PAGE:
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Transport Secretary claims climate protest action ‘doesn’t make sense’

Grant Shapps says many environmental protesters are ‘anarchists’ who ‘just want to find a basis upon which to take extremist action’.

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Transport Secretary Grant Shapps (Stefan Rousseau/PA)

Transport Secretary Grant Shapps (Stefan Rousseau/PA)

Transport Secretary Grant Shapps (Stefan Rousseau/PA)

It “doesn’t make sense” for climate activists to glue themselves to roads when campaigning for better home insulation, the Transport Secretary has said.

Grant Shapps said a lot of environmental protesters are “anarchists” who “just want to find a basis upon which to take extremist action”.

He said that it “doesn’t make sense” for people to glue themselves to roads when they are talking about insulating homes, or complain about HS2 when they are keen for others to travel in a more eco-friendly way.

Mr Shapps told the Centre Write magazine, from the centre-right think tank Bright Blue, that people should not even “try to understand” such tactics.

Asked about how to tackle disruption from climate activism, including the Insulate Britain protests, he said: “Unsurprisingly there’s a little loophole in the law that makes it difficult to directly prosecute people gluing themselves to the road. That is being fixed through the Police, Crime, Sentencing and Courts Bill.”

He added: “We will always look to take action to protect hardworking Brits who want to get around. It’s inexcusable, as there are perfectly legitimate legal routes you can follow to protest or to make change happen, but gluing yourself to a road isn’t one of them, and doesn’t even really stack up because they’re actually going on about insulating houses.”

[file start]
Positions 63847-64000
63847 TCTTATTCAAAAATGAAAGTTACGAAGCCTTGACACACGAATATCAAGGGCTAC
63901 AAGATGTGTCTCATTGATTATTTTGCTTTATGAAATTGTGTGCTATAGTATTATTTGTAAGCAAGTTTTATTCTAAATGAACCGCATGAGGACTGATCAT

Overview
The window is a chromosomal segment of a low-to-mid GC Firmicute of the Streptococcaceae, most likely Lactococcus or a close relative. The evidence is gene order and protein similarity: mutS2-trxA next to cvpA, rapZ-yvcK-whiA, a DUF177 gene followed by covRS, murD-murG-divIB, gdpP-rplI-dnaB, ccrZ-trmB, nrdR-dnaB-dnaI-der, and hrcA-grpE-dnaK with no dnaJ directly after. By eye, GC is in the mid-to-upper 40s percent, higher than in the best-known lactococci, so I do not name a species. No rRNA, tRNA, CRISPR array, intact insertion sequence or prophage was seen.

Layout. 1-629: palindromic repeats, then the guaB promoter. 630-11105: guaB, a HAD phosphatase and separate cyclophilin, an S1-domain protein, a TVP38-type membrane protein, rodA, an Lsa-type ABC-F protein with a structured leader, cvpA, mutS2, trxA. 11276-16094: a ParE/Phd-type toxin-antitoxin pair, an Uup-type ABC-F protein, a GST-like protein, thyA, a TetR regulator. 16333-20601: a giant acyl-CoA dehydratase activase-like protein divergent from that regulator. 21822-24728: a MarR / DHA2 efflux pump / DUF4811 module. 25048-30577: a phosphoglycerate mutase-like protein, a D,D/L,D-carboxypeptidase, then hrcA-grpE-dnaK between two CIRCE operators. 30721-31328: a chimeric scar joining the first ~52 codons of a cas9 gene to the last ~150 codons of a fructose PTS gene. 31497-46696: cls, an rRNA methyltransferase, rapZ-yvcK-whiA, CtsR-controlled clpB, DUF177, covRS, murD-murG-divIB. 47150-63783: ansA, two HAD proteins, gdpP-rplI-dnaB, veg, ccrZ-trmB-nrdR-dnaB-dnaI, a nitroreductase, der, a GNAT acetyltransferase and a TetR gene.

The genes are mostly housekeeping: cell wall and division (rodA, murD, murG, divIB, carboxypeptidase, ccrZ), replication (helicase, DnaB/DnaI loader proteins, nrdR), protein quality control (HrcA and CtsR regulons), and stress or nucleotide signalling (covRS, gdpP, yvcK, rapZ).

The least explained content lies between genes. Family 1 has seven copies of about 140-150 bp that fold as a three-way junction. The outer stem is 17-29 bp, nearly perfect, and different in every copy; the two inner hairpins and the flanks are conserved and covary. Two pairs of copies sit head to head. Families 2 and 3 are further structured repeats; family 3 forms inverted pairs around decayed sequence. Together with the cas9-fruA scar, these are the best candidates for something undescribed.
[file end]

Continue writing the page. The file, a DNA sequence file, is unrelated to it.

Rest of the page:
We will always look to take action to protect hardworking Brits who want to get aroundGrant Shapps, Transport Secretary

Mr Shapps was also asked about “so-called climate activists and environmentalists in the political sphere”, who have criticised the likes of HS2.

“A lot of these people are basically just anarchists who just want to find a basis upon which to take extremist action,” he said.

“This is why gluing yourself to a road when you’re actually talking about insulating homes, or complaining about HS2 when you claim to want to allow people to travel in a more environmentally friendly way, doesn’t make sense. We shouldn’t try to understand it.

“If what you want to do is dig a tunnel and live in it to protest, the pretext is not what’s important to them. Clearly HS2 is a massive project, it’s the biggest building construction project in Europe. It’s also the most environmentally friendly large building project there has ever been.”

Last week, Downing Street defended measures to tackle protesters’ “guerrilla tactics” after peers gutted the legislation with a series of defeats for the Government.

Home Secretary Priti Patel accused peers of siding with “vandals and thugs” after a string of defeats saw the House of Lords reject controversial measures designed to combat the tactics adopted by groups including Extinction Rebellion and Insulate Britain.

No 10 said it would reflect on the mauling delivered by peers, but the Government could use its Commons majority to overturn the defeats inflicted in the unelected chamber.

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